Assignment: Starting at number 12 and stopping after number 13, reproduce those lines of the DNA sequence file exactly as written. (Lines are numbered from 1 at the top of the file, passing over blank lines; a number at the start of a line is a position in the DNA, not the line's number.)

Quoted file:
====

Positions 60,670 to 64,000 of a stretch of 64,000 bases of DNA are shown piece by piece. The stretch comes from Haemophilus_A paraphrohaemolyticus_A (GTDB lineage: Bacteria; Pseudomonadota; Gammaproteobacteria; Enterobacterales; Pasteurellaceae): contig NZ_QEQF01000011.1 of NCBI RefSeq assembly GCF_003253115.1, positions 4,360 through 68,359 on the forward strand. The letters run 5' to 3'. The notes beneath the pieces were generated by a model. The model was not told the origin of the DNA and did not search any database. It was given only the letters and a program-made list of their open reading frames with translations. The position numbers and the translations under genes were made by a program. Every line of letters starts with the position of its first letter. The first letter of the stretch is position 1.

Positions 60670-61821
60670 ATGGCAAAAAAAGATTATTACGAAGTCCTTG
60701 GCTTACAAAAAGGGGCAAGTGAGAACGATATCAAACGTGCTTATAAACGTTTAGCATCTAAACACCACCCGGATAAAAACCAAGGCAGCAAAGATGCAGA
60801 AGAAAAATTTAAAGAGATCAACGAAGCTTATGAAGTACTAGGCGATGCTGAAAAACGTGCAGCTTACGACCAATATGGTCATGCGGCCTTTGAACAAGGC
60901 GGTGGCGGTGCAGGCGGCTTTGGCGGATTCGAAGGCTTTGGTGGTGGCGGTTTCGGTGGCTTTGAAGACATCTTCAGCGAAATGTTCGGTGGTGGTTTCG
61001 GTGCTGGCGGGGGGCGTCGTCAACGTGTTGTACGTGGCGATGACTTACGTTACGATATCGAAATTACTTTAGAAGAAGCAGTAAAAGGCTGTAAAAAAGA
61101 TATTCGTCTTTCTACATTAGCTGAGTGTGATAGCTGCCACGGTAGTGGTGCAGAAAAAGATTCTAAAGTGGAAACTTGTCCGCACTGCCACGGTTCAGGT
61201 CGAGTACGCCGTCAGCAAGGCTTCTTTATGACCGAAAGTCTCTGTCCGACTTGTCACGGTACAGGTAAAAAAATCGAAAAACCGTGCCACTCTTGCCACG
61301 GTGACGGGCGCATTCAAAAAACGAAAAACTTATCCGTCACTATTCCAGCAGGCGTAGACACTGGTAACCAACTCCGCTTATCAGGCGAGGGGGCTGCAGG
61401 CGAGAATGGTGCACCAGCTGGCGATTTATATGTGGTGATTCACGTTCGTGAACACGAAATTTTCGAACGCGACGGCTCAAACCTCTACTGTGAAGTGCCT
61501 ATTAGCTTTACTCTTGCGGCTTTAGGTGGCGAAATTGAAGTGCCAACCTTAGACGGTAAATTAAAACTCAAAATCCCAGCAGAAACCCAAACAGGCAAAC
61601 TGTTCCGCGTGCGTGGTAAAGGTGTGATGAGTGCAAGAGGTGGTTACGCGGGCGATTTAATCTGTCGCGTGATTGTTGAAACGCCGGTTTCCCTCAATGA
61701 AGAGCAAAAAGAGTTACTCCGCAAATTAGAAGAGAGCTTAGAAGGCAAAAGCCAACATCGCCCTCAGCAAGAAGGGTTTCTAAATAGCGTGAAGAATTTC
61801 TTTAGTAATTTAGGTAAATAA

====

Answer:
61501 ATTAGCTTTACTCTTGCGGCTTTAGGTGGCGAAATTGAAGTGCCAACCTTAGACGGTAAATTAAAACTCAAAATCCCAGCAGAAACCCAAACAGGCAAAC
61601 TGTTCCGCGTGCGTGGTAAAGGTGTGATGAGTGCAAGAGGTGGTTACGCGGGCGATTTAATCTGTCGCGTGATTGTTGAAACGCCGGTTTCCCTCAATGA